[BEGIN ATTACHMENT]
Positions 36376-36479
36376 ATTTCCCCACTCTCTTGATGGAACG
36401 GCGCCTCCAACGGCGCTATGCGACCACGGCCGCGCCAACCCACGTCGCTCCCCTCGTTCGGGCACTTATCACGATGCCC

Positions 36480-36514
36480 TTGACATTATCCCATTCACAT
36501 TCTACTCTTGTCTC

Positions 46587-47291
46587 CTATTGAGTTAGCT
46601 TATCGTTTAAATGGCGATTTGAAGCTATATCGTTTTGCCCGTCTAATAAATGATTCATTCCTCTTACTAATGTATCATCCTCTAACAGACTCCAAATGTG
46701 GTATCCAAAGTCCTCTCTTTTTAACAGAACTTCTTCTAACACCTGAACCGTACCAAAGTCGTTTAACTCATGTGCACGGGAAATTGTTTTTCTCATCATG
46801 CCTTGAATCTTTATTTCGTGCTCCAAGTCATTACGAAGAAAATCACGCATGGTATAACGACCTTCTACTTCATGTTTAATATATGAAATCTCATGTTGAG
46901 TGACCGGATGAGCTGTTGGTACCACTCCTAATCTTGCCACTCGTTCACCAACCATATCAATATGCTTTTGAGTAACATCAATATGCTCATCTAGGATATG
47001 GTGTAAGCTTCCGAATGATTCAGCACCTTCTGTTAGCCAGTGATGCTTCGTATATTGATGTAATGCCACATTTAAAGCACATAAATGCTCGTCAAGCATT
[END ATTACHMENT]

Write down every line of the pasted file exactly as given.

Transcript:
Positions 36376-36479
36376 ATTTCCCCACTCTCTTGATGGAACG
36401 GCGCCTCCAACGGCGCTATGCGACCACGGCCGCGCCAACCCACGTCGCTCCCCTCGTTCGGGCACTTATCACGATGCCC

Positions 36480-36514
36480 TTGACATTATCCCATTCACAT
36501 TCTACTCTTGTCTC

Positions 46587-47291
46587 CTATTGAGTTAGCT
46601 TATCGTTTAAATGGCGATTTGAAGCTATATCGTTTTGCCCGTCTAATAAATGATTCATTCCTCTTACTAATGTATCATCCTCTAACAGACTCCAAATGTG
46701 GTATCCAAAGTCCTCTCTTTTTAACAGAACTTCTTCTAACACCTGAACCGTACCAAAGTCGTTTAACTCATGTGCACGGGAAATTGTTTTTCTCATCATG
46801 CCTTGAATCTTTATTTCGTGCTCCAAGTCATTACGAAGAAAATCACGCATGGTATAACGACCTTCTACTTCATGTTTAATATATGAAATCTCATGTTGAG
46901 TGACCGGATGAGCTGTTGGTACCACTCCTAATCTTGCCACTCGTTCACCAACCATATCAATATGCTTTTGAGTAACATCAATATGCTCATCTAGGATATG
47001 GTGTAAGCTTCCGAATGATTCAGCACCTTCTGTTAGCCAGTGATGCTTCGTATATTGATGTAATGCCACATTTAAAGCACATAAATGCTCGTCAAGCATT